Haggis

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ohareward
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Haggis

Post: # 52074Post ohareward »

In Dunedin, ( which is Gaelic for Edinburg) NZ, they were celebrating their Scottish heritage, so they produced a large haggis. It weighed 100kg, took 7 hours to cook and they had to use the stomach of a bullock because it was so large. It took 4 blokes to lift it into the cooking pot. My mouth drooled. :love4:
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Post: # 52077Post Bonniegirl »

:pale:
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Post: # 52078Post Shirley »

MMMMMMMMMMMMMMMmmmmmmmmmmmmm yum!!!
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Post: # 52084Post Wombat »

:pukeleft:
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Post: # 52092Post Andy Hamilton »

My girlfriend is Scottish and her aunty is visiting at the moment. She gave me a haggis last night, so thats what I am having for dinner. I can see why people can be put off haggis as it does not sound the most appetizing - A Scottish dish consisting of a mixture of the minced heart, lungs, and liver of a sheep or calf mixed with suet, onions, oatmeal, and seasonings and boiled in the stomach of the slaughtered animal.

but it is delicious!
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Post: # 52109Post Wombat »

And don't forget Groundskeeper Willy's comment Andy - "Tastes as good as it sounds!" :mrgreen:

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Post: # 52117Post red »

i love haggis - not sure I could manage a whole one of that size though..
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Post: # 52141Post funkypixie »

Haggis is great! Sort of always reminds me of black pudding somehow - lovely :lol:
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Post: # 52145Post Milims »

I'd best not let my daughter read the ingredients - we had Haggis neeps and tatties for tea last night and she loved it so dan't watn to put her off!!!

BTW - speaking of local foods - did any one else have Carlins yesterday - or is it just peculiar to our bit of the North East?
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Post: # 52212Post Andy Hamilton »

but whats the best way to cook a haggis? Steamed, boiled or in the microwave. Or even..... used to stuff a chicken.
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Post: # 52224Post Thomzo »

Milims wrote:I'd best not let my daughter read the ingredients - we had Haggis neeps and tatties for tea last night and she loved it so dan't watn to put her off!!!

BTW - speaking of local foods - did any one else have Carlins yesterday - or is it just peculiar to our bit of the North East?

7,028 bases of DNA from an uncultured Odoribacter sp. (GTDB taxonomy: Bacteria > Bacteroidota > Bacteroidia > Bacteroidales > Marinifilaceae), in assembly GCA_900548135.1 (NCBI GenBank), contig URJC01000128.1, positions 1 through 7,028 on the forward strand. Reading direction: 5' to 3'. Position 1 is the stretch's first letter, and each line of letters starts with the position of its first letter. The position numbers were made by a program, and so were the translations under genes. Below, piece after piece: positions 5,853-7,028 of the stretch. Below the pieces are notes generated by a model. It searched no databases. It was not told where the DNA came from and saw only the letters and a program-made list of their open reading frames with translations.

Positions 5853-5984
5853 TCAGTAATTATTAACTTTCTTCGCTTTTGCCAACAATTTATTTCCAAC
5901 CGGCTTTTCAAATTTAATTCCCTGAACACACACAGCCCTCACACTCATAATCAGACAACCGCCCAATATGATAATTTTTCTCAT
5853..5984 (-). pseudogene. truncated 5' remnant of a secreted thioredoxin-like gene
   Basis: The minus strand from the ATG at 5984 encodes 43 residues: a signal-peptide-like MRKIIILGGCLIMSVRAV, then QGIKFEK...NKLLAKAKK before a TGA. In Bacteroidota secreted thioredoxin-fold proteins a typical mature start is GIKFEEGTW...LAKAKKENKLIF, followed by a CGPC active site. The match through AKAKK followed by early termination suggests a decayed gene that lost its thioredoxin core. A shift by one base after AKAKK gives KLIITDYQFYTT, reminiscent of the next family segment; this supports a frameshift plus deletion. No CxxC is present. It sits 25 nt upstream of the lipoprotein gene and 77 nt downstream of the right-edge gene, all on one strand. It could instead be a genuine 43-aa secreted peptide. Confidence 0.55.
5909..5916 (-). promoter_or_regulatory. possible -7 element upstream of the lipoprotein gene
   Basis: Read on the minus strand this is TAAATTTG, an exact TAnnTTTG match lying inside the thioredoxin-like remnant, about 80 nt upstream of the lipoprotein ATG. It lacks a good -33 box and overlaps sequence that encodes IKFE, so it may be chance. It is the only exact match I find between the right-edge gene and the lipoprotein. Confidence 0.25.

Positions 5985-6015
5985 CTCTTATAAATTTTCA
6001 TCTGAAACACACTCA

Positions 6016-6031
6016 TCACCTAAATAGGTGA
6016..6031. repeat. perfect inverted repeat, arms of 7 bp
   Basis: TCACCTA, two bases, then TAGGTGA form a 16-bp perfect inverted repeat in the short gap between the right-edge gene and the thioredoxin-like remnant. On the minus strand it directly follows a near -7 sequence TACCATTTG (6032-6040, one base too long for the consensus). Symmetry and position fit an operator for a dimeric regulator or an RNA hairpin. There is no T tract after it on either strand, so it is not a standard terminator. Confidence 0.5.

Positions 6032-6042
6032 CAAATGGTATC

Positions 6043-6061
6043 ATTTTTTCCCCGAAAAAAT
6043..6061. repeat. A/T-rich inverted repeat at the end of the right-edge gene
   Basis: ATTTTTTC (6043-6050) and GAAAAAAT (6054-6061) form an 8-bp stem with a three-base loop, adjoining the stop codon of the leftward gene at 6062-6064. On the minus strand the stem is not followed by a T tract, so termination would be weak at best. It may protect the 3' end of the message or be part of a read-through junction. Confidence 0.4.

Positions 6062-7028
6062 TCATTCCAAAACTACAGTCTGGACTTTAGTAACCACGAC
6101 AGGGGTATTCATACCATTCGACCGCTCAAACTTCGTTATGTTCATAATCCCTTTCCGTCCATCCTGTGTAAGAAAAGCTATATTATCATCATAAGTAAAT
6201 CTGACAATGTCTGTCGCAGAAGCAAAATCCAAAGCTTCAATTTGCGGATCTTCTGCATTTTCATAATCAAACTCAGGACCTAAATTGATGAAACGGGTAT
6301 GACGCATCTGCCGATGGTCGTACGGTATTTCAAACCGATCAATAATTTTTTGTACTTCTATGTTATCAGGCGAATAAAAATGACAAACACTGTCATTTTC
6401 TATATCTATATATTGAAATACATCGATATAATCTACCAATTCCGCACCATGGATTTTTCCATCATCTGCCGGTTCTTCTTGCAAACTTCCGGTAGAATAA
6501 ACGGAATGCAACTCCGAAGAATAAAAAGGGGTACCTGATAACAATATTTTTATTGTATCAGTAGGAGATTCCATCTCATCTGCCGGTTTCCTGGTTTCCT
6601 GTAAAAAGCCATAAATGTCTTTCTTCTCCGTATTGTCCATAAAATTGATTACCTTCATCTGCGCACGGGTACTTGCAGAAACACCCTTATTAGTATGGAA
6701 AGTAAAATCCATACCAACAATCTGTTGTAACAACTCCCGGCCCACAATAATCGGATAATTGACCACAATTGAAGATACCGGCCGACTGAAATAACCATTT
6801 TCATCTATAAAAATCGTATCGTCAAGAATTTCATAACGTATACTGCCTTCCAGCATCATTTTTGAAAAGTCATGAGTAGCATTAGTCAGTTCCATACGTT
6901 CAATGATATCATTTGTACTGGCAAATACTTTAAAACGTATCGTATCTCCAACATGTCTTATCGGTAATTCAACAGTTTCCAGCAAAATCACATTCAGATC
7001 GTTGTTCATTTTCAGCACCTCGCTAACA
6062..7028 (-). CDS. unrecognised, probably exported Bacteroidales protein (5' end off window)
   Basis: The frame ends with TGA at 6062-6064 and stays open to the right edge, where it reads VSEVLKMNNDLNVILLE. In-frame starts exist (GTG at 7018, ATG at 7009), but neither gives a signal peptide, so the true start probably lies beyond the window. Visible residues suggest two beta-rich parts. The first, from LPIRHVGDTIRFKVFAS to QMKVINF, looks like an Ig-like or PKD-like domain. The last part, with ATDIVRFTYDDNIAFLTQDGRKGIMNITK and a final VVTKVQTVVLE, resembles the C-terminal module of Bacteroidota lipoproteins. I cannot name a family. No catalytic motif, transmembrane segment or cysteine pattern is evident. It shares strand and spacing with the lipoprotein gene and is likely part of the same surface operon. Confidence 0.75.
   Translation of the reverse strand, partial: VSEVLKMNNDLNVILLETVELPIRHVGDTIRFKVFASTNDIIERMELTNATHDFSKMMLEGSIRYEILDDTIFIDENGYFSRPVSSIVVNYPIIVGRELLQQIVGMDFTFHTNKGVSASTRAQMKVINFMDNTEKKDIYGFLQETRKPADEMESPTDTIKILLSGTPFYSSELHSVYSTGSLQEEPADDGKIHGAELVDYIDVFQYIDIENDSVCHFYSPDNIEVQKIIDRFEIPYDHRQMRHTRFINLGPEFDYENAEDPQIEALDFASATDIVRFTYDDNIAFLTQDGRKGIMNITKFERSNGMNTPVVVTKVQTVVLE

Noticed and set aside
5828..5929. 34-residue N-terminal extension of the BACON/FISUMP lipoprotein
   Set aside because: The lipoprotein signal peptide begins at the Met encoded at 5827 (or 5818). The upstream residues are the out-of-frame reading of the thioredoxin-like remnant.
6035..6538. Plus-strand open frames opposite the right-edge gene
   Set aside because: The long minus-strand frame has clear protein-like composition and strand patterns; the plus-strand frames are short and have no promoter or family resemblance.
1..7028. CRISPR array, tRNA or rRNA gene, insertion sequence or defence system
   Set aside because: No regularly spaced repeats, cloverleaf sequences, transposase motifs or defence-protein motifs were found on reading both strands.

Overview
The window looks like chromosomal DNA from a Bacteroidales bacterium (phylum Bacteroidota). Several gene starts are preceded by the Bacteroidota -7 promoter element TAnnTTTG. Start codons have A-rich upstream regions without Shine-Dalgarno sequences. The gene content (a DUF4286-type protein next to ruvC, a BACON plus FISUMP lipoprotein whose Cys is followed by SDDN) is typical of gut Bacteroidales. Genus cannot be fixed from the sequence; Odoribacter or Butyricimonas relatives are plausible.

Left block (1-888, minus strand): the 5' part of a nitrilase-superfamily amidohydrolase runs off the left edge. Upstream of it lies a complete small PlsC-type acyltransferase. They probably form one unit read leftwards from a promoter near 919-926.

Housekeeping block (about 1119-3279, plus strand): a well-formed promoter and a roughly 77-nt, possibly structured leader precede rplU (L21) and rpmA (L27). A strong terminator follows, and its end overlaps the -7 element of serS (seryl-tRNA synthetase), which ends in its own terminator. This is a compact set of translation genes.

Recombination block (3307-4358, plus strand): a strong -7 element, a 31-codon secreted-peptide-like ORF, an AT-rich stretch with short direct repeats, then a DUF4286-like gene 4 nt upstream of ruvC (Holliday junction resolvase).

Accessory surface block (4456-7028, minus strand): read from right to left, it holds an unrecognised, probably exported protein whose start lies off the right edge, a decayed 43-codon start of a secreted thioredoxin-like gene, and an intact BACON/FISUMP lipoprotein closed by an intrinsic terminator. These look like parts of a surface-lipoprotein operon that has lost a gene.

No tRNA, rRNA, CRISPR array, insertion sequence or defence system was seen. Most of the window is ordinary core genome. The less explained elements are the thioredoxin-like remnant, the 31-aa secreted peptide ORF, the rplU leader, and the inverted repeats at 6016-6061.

Erm - what are Carlins?
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Milims
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Post: # 52268Post Milims »

Ah - obviously peculiar to here then!!!

The Sunday before Easter was Carlin Sunday, a custom unique in this corner of the country, would be observed, which it was said celebrated the fortuitous wrecking of a ship on the rocks. The locals were destitute and near starvation. The vessel was carrying a cargo of maple peas and the people were saved! On this day the mothers put the carlins to soak, the night before, then on the little brown peas were boiled then left in their juices to cool and soak. In the evening they were strained and slowly cooked in butter, sugar and pepper, and in some pubs, a shot of rum! The result was a delicious feast of luscious peas in thick black gravy, with predictable effects the next morning

Basically they are maple peas - also called pigeon peas - an Elizabethan pea that grows to about 6 feet tall with purple and white flowers.

We always had them with the Rum sauce on the 4th Sunday of lent. My granda always sat at the table with a big grin on his face and said - "Carlin Sunday - Fartin Monday!!" much to grannys disgust!!!

Chris was so impressed with them that he grabbed a handful before I boiled them and he's planted them - I'll let you know how they grow!!!
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Post: # 52974Post circlecross »

we have carlins for sale in NW, and my mum always says "Carlin Sunday , Fartin Monday", but we have never actually eaten them.

Haggis - as with everything else around Fringe time - battered and deep fried. This is my husbands preferred way to eat it.

My mum tends to buy me vegetarian haggis (I suppose they are grazers...) every time she crosses the border (we are 10 miles away), and so I usually have vegetarian haggis, in a skin...in a tin!
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Post: # 52976Post cir3ngirl »

I've had to switch to a low cholesterol diet Hagis is on the try never to eat list. What a shame.

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Post: # 52995Post Shirley »

Andy Hamilton wrote:but whats the best way to cook a haggis? Steamed, boiled or in the microwave. Or even..... used to stuff a chicken.
I prefer boiled - but it's scrummy in slices and fried or put inside a toastie!!
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